So the office is aglow with low-energy light bulbs, and your lycra-clad behind polishes a bike saddle every morning. You're doing your bit to save the planet, and probably saving money too. But where is that cash going? If it's stashed in a fund that's financing heavy polluters (or the weapons, tobacco or gambling trades), then it's in the wrong place. That's the theory behind ethical investment, which says it's better to redirect your money towards wholesome ends, such as renewable energy.
In the UK, there are about 100 green and ethical funds, with a combined value close to £9bn. Not bad for something dismissed in the mid-80s as 'Brazil funds' (as in 'only for nuts'). They still have their critics, not least of the wisdom of limiting your activity in a free economy. But advocates say they're here to stay, and that, having made a mess of the current financial system, it's the conventional funds that are on their last legs. Comprehensive research is a must, first into your own ethics, then into finding the products that match them. And don't forget the numbers. There's every reason to be as scrupulous about the financials and to expect decent returns from your ethical investment as you would with mainstream investment. Ethical Investment Research Services offers a comprehensive guide, at eiris.org.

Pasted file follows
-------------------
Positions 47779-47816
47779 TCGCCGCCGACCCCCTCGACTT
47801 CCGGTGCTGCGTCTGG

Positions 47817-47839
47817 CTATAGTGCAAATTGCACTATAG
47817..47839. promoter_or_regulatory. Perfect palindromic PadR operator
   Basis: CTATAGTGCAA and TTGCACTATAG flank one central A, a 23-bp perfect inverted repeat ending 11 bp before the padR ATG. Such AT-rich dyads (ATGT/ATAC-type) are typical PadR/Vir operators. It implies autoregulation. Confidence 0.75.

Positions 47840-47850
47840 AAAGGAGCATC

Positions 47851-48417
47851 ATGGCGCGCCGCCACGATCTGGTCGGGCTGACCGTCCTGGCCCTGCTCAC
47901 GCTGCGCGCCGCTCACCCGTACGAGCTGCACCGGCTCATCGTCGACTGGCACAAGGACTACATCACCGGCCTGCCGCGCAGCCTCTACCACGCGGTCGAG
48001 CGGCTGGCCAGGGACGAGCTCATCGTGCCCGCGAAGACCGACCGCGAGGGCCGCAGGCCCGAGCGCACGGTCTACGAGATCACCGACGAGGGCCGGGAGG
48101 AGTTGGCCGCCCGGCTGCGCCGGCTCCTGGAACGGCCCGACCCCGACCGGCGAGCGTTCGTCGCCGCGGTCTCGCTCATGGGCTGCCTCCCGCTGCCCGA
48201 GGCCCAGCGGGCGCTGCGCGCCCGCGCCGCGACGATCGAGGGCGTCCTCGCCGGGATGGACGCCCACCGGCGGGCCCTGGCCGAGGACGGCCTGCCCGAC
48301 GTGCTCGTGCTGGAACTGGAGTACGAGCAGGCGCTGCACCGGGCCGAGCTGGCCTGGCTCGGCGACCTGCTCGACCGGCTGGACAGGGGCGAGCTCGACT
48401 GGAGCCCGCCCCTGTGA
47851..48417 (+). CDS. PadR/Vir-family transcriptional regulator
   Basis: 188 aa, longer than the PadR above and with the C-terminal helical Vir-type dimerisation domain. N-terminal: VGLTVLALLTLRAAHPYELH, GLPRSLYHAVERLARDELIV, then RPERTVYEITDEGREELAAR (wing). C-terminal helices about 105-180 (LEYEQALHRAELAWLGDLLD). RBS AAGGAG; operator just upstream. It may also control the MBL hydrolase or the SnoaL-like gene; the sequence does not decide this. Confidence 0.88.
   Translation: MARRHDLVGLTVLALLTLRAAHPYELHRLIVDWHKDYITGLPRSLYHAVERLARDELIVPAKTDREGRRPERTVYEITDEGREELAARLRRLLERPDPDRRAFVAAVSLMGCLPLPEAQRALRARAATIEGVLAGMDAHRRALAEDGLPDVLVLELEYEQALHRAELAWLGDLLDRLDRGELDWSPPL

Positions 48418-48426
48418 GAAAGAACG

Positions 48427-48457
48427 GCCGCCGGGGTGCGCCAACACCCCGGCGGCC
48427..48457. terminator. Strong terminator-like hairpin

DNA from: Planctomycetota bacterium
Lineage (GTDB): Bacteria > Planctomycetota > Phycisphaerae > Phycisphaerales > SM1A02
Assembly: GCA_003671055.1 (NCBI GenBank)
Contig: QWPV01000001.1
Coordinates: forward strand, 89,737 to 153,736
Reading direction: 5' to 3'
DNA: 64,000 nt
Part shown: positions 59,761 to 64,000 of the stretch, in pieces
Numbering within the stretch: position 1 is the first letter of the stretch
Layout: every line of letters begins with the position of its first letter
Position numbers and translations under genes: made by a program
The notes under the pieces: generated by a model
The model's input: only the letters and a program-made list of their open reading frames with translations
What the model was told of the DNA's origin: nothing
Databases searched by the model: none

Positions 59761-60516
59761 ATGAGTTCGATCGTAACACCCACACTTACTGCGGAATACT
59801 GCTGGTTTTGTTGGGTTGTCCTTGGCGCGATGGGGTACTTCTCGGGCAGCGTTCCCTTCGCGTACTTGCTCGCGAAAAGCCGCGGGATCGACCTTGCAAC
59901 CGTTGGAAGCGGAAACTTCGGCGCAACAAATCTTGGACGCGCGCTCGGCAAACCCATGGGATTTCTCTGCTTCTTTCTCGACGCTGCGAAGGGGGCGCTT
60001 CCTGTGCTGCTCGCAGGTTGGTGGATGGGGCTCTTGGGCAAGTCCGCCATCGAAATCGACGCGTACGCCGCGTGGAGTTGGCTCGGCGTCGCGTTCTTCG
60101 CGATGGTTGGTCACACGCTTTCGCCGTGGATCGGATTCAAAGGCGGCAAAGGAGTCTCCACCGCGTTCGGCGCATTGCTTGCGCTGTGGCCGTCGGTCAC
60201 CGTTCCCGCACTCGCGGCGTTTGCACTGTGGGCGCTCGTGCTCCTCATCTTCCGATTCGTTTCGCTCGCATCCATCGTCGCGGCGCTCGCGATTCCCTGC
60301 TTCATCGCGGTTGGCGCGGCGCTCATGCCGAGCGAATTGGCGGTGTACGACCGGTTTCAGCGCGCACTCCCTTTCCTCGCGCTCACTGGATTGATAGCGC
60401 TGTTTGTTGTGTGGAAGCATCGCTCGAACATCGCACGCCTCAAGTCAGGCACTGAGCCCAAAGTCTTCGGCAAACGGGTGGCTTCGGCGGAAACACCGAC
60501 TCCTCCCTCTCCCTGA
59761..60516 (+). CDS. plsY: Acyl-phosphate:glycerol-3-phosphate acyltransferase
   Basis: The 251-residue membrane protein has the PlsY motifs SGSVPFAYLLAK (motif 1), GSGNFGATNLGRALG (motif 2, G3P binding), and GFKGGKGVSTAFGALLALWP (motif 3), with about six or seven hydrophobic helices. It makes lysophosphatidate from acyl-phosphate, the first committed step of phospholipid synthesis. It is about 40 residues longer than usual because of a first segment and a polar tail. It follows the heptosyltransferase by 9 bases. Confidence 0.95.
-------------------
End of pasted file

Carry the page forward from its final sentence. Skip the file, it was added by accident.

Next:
Greenie points (out of 10)
Six: a chance to put your money where your morals are.
- Dave Waller is MT's resident eco broker.